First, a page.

Many of the retailer's female shoppers picked up on the frayed denim trend, after seeing it worn by Mariah Carey and L'il Kim, Khezrie said.

"We needed a change from the dark denim. It's a nice look and it's different," he said. "People have been living off basics for so long."

At Dr. Jays Ladies, sweaters are the must-have items and something the retailer "can't get enough of," said Jackie Booker, buyer. Shoppers are spending between $59 and $70 for "thick, beefy" styles in navy, black, red, yellow or hot pink from Polo Jeans, DKNY, Guess and Tommy Hilfiger, she said.

"They make great gift items and they're in season," Booker said. "Sweaters might have skipped last year [as a trend]. But what goes around comes around."

Sales of Nike are "great" at MacySport, where women are buying workout pants, fleece jackets, overlay jackets and ACG apparel, a company spokeswoman said.

Puma is "another standout" for its novelty T-shirts in tie-dye or with glitter, as well as its sueded fleece. Adidas is also popular mainly due to its microboot-cut tights.

"The strength of workout pants plays off the strength of yoga," the MacySport spokeswoman said. "Novelty T-shirts with tie-dye and glitter and overlay jackets have a very Seventies 'Charlie's Angels' feel. Fleece has a great luxury hand and it's a fabric that keeps you warm."

Basics are high on shoppers lists at Galyan's Trading Co. and Lucy.com.

Galyan's, with 21 sports superstores in the Midwest, is seeing continued interest in Nike, Adidas and its private label bra tops and "anything in bottoms, especially pants," said a company spokesman. One surprise this holiday season is the number of women who are shopping for themselves, he noted."There's not any one thing that is flying out the door. Our women's business is still very good and collection oriented," he said. "Running is an important category."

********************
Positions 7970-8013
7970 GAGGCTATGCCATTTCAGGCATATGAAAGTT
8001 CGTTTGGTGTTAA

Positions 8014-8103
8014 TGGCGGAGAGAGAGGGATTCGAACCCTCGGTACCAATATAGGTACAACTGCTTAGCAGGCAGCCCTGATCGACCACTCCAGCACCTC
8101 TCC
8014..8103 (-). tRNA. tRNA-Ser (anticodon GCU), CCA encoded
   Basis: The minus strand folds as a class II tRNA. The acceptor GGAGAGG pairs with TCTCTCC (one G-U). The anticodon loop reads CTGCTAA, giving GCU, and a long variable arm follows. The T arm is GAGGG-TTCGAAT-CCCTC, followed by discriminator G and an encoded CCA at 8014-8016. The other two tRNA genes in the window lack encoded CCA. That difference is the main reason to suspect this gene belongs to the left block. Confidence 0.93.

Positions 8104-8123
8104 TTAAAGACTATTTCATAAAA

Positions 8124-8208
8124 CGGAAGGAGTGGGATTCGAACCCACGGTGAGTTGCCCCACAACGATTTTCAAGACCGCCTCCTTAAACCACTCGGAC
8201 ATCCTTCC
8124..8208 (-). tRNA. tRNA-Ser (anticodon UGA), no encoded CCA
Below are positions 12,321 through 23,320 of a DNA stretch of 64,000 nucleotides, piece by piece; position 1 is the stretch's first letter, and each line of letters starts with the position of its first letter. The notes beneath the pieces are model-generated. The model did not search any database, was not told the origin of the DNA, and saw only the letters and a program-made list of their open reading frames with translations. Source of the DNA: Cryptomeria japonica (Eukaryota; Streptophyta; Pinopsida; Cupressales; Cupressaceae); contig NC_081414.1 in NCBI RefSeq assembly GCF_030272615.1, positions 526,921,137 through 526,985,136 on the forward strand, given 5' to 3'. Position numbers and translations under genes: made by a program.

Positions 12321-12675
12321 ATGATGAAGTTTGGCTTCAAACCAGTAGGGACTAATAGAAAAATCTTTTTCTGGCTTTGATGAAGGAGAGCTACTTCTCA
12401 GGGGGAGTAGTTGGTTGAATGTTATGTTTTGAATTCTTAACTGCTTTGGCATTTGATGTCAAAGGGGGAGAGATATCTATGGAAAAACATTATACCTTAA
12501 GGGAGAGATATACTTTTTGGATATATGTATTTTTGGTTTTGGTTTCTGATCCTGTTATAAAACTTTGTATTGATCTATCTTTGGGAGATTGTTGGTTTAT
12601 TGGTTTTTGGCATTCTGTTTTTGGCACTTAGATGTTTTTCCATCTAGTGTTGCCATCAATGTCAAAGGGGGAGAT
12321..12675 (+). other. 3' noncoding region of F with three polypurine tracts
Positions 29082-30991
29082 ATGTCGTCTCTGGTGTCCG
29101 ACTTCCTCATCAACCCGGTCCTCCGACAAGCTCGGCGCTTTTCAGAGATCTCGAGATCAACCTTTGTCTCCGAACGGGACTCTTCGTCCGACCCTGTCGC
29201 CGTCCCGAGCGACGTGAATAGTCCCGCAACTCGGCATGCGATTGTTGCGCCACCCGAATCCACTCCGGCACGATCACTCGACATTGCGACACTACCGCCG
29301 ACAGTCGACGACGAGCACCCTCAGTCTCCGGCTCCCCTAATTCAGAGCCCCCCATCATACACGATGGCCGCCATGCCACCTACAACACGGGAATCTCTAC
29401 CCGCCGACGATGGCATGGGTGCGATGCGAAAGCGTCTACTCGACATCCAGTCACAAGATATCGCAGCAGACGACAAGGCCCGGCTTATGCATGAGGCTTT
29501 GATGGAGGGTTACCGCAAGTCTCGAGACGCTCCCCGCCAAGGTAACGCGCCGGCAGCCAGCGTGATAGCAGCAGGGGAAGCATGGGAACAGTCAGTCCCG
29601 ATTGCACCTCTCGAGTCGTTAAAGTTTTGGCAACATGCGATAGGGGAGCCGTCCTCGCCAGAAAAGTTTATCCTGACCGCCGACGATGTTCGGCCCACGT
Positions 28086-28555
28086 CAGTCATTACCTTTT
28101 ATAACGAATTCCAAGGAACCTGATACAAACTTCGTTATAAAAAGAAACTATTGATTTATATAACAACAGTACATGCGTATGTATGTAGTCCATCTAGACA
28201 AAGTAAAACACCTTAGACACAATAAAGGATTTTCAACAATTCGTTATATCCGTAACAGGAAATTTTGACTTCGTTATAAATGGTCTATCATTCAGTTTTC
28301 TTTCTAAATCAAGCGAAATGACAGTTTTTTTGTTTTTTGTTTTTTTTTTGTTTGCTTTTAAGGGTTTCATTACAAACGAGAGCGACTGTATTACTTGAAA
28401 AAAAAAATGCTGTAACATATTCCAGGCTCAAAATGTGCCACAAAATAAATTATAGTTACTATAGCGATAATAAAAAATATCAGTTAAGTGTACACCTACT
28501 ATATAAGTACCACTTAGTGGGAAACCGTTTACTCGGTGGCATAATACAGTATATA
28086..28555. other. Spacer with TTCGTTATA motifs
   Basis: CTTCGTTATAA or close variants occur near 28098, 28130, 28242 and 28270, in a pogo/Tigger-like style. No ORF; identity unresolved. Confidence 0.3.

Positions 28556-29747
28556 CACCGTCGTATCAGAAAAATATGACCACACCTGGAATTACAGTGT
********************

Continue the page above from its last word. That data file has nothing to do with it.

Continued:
Nike DriFit -- moisture-wicking, high-performance activewear -- is in demand, since shoppers are most concerned about fabrics, the spokesman added. Given that, Galyan's customers are not showing any price resistance and the company has avoided heavy holiday markdowns.

"Our business is built on regular-priced goods. It can be done," the spokesman said.

Sports bras and yoga separates are driving sales at Lucy.com.

Sports bras "always top the list," due in part to the item's six-month shelf life and and that an estimated 75 percent of women wear the wrong bra size, said Dawn Eikenberry, product placement specialist.

Champion's $36 sports bra and Enell's $55 style are current bestsellers. Black and white are still the preferred colors.

In terms of yogawear, Zen and Nuala are popular labels with Lucy.com shoppers. Retail prices range from $36 to $88.

"The yoga trend is still surprisingly white hot," Eikenberry said. "People aren't price sensitive."